11 documents found.
This fact sheet discusses the development of the number of serious road injuries in the Netherlands. Internationally, serious road injuries are defined as persons having sustained injuries in a road crash, whose injuries have a maximum severity of 3 on the medical injury scale AIS (MAIS3+).
In 2009-2018, an annual average of 51 young drivers and passengers (aged 18-24) were killed in traffic. For young drivers, fatal crash risk is 4,5 times higher than for more experienced drivers. Crash risk is highest during the first year after acquisition of the driving licence, and subsequently decreases fast as young drivers gain more experience
This fact sheet considers road safety in the Netherlands from an international perspective. The number of serious road injuries is hard to compare to numbers in other countries, so we almost exclusively focus on the number of road deaths. For the Netherlands, we use the actual number of road deaths provided by Statistics Netherlands; i.e. the numbers adjusted for underregistration.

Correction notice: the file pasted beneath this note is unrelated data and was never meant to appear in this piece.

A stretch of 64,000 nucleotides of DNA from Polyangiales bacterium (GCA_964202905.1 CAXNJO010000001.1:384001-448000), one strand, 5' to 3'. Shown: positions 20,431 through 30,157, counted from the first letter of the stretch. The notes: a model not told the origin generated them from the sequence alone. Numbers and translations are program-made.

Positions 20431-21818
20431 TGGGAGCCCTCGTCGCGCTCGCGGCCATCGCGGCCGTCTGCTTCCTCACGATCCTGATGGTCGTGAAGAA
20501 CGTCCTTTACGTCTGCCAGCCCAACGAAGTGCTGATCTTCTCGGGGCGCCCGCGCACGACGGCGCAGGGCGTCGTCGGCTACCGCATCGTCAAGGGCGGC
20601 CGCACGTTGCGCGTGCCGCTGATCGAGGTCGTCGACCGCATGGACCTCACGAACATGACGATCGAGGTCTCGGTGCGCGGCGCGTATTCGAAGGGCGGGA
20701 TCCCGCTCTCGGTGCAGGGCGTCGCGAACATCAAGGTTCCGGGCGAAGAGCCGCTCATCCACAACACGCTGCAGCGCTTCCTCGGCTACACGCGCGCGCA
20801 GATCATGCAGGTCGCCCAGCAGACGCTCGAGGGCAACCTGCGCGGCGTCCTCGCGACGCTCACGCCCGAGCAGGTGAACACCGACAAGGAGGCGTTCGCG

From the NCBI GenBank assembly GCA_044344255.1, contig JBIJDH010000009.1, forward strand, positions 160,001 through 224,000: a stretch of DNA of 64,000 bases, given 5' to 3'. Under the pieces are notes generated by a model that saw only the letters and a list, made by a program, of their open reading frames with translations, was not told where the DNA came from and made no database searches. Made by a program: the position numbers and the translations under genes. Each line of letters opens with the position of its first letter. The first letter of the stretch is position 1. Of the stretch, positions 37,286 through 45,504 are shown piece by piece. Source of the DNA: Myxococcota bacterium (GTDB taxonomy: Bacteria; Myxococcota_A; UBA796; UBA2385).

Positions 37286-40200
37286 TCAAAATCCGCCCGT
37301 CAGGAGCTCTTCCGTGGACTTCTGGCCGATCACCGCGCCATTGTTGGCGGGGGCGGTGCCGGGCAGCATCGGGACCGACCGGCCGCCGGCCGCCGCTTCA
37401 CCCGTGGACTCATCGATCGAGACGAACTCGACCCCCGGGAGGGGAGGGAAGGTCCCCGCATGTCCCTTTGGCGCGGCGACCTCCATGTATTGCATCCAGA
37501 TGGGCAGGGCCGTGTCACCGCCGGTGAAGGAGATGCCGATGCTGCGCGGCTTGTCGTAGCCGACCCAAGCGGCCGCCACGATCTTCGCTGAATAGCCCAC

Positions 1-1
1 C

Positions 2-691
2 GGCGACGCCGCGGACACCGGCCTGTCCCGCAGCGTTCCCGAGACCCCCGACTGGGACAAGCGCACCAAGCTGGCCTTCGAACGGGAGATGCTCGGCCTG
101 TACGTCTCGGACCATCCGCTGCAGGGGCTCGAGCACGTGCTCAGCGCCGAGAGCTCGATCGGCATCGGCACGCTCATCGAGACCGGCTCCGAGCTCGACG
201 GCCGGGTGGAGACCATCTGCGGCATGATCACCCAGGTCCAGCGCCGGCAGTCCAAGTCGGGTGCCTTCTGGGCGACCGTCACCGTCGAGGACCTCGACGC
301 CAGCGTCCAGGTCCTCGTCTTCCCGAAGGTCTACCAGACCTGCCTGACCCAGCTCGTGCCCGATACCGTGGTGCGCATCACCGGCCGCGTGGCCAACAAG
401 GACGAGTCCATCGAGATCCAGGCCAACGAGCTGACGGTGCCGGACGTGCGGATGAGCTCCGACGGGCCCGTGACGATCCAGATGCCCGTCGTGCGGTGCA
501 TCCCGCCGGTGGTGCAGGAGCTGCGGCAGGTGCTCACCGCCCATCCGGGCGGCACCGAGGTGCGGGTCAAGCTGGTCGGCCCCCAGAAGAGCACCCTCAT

In the Netherlands, on average, more than 50 people die every year in a submerged vehicle crash. More than two thirds die from drowning. The casualties are mainly car occupants, while cyclist and mobility scooter fatalities are also numerous. Casualties are mostly male and aged 18-24.
From 2009 to 2018, an annual average of 80 road deaths were attributable to crashes with trucks and 67 road deaths to crashes with delivery vans. Casualty numbers are higher among crash opponents than among occupants of trucks or delivery vans. The fatality rate among crash opponents is higher when they crash into a truck or delivery van than when they crash into a car.
In the past ten years (2006-2015) an average of 11 road deaths per year in the Netherlands was registered in crashes involving agricultural vehicles. Compared to the early 1990s, the average number of road deaths due to crashes involving an agricultural vehicle increased from 1% to 2% of the total number of road deaths in the Netherlands.